Thursday, July 16, 2020

Kingdom of Ghana

The Ghana Empire came into existence sometime after 500 C.E. and lasted until late in the 12th century. Some have called the Kingdom of Ghana the "land of gold," an excellent description since the gold trade led to the development of Ghana into a powerful kingdom.

The empire of Ghana was established around 300 CE by the Soninke people. These farmers banded together to form a civilization for protection from nomadic traders who wanted to steal their land and water.

Some ancestors of the Soninke of Ghana (or Wagadu, as it is known to local people) were probably among the Stone Age farmers who began cultivating sorghum and millet in the Sahel grasslands from 3000 to 1000 B.C.E.

By about 1000 B.C.E. the Soninke ancestors began establishing small settled communities, and around 600 B.C.E. these grew into large villages administered by chieftains.

At the time of the Kingdom of Ghana, gold was traded for salt that came from the Sahara Desert. In addition to the gold trade, the use of iron was also important. Iron tools and weapons helped some people to expand their control over neighboring people. These changes contributed to the development of centralized, powerful empires.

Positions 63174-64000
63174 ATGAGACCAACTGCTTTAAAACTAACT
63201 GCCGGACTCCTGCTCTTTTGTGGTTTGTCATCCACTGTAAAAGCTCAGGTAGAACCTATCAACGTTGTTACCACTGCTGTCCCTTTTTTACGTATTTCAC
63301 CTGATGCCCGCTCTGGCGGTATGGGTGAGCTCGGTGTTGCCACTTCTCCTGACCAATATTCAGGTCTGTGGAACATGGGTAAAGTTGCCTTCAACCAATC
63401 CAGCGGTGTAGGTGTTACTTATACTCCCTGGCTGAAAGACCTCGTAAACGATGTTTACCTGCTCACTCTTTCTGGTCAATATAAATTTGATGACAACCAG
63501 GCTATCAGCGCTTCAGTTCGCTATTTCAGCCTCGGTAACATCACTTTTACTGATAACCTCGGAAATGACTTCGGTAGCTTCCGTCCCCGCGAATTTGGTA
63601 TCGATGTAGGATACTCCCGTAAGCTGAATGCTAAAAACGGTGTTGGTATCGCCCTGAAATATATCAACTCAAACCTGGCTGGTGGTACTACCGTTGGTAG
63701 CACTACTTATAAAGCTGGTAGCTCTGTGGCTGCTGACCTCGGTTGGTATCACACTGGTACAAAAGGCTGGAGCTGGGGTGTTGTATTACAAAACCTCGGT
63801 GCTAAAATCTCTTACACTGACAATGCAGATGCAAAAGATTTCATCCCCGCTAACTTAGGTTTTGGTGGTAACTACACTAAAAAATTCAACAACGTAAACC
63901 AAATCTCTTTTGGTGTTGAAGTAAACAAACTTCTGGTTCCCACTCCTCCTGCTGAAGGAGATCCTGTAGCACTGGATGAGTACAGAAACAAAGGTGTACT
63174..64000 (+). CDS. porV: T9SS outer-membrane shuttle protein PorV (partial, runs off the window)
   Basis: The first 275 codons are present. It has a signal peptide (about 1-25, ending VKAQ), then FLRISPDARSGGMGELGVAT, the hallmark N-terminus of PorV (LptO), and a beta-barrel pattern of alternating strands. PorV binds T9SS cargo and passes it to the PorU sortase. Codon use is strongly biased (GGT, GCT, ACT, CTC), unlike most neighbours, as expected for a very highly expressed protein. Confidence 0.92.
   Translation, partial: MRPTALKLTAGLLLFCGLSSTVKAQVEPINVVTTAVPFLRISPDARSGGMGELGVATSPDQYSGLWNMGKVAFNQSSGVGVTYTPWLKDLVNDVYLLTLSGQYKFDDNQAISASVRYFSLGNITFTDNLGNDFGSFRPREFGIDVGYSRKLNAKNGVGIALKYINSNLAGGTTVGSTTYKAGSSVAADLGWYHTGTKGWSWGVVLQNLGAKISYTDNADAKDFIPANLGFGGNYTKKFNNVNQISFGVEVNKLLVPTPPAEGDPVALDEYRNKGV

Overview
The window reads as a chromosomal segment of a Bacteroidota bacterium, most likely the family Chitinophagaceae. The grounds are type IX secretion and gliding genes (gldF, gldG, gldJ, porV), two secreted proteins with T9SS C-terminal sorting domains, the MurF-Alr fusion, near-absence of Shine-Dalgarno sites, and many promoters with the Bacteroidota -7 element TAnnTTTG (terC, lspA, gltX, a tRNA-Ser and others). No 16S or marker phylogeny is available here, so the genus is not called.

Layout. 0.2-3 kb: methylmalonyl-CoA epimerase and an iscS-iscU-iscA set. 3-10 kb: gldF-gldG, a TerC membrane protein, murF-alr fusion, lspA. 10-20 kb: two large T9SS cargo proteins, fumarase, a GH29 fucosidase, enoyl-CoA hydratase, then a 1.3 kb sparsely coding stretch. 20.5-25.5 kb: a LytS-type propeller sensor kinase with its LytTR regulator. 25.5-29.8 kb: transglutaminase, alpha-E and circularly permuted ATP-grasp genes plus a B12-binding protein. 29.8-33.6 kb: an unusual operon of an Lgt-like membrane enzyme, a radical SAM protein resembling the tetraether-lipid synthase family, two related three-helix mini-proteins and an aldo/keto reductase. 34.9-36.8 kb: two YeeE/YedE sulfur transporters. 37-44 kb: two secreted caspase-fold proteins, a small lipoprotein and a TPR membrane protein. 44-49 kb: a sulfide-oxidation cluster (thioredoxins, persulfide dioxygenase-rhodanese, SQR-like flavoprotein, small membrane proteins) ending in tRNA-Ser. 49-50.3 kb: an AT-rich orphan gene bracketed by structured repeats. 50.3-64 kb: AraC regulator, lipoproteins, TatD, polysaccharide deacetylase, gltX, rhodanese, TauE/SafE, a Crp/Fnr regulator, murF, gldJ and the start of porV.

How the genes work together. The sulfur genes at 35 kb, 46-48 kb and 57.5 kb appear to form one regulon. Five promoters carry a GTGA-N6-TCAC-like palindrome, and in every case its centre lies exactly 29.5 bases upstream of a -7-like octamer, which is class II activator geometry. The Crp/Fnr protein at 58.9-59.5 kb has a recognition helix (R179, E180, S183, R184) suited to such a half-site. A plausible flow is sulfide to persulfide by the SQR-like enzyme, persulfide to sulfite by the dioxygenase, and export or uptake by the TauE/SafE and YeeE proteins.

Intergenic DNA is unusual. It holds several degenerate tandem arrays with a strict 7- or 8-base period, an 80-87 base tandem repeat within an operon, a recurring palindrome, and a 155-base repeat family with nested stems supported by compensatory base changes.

The traders who came to Ghana were Berbers or Muslim traders from North Africa who used camels to carry their goods across the desert. These caravans traveled the Trans-Saharan trade route which consisted of many trails that connected the sub-Sahara region of West Africa to the Mediterranean Sea. Since Ghana was located between the salt deposit rich Sahara and gold rich forests in the south, these two resources were traded heavily.

Ghana’s influence waned, and by the mid-14th century its ruler had become subordinate to the Empire of Mali. Over the course of a complex history of research, the Empire of Ghana became equated with the Sonink√© people's legend of Wagadu and the archaeological site of Kumbi Saleh in southern Mauritania was identified as its capital.
Kingdom of Ghana

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